Scottish independence: Poll suggests public don't back Nicola Sturgeon's timetable for indyref2

A new poll has suggested the majority of Scots do not favour holding an independence referendum in the next two years.

More than half of Scots (52 per cent) said there should not be a referendum on Scottish independence in the next two years, while 38 per cent said they believed one should take place before the end of 2023.

A further 10 per cent were undecided.

The poll interviewed 1,040 people aged 16 and above between August 31 and September 1 and was undertaken by Panelbase for the campaign group Scotland in Union.

A poll from the campaign group Scotland in Union has shown Scots do not support a referendum within the next two years.

Pamela Nash, chief executive of the group, said the results showed Nicola Sturgeon was “out of touch” with Scottish people.

Opposition politicians also claimed the numbers meant the SNP’s planned timeframe for indyref2 does not hold the support of the public.

Using a a Brexit-style ‘Remain/Leave’ question rather than the ‘Yes/No’ approach of the 2014 referendum to look at support for independence, the survey states ‘Remain’ would lead with 57 per cent of the vote if a referendum was due to be held tomorrow.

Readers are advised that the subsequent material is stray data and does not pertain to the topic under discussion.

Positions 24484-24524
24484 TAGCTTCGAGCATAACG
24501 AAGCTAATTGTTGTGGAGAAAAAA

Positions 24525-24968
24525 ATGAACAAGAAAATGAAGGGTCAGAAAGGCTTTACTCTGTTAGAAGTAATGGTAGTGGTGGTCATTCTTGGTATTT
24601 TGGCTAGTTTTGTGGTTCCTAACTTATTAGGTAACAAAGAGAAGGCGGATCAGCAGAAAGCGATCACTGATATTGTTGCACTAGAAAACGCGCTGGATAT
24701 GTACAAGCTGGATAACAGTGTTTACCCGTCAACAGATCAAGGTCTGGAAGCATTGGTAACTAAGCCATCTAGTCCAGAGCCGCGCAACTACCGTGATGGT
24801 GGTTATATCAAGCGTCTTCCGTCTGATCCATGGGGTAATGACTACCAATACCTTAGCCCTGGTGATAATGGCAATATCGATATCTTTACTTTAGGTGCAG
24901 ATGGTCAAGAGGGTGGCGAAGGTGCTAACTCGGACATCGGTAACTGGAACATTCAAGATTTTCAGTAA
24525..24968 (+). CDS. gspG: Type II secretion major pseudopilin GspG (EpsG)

‘Leave’ would see 43 per cent of Scots vote in favour of Scottish independence once don’t knows are excluded.

With undecideds included, Remain would see 52 per cent support, Leave 39 per cent, with 9 per cent saying they don’t know.

Ms Nash said: “This poll confirms that Nicola Sturgeon is out of touch with the people of Scotland. A majority of voters oppose her plans for a divisive second referendum within the next two years, and she should listen to what people are telling her.

“The poll also confirms that most people in Scotland want to remain part of the UK, despite the SNP’s relentless campaign to divide us.

“Just days before the SNP conference, this poll is a timely reminder to Nicola Sturgeon to focus on what really matters to people – the Covid recovery, protecting out NHS, creating jobs, and tackling the climate emergency."

Scottish Conservative constitution secretary Donald Cameron also criticised the SNP’s timetable.

He said: “It’s clear the public is firmly against Nicola Sturgeon’s divisive plans to spike uncertainty at the worst possible moment.

“The SNP-Green Government should be fully focused on our recovery from Covid, but once again their obsession with separating Scotland has come first.”

Scottish Liberal Democrat leader Alex Cole-Hamilton added: "Scotland needs hope, right now, for the climate, for our patients, for our young people and our businesses, not a new white paper filled with empty promises.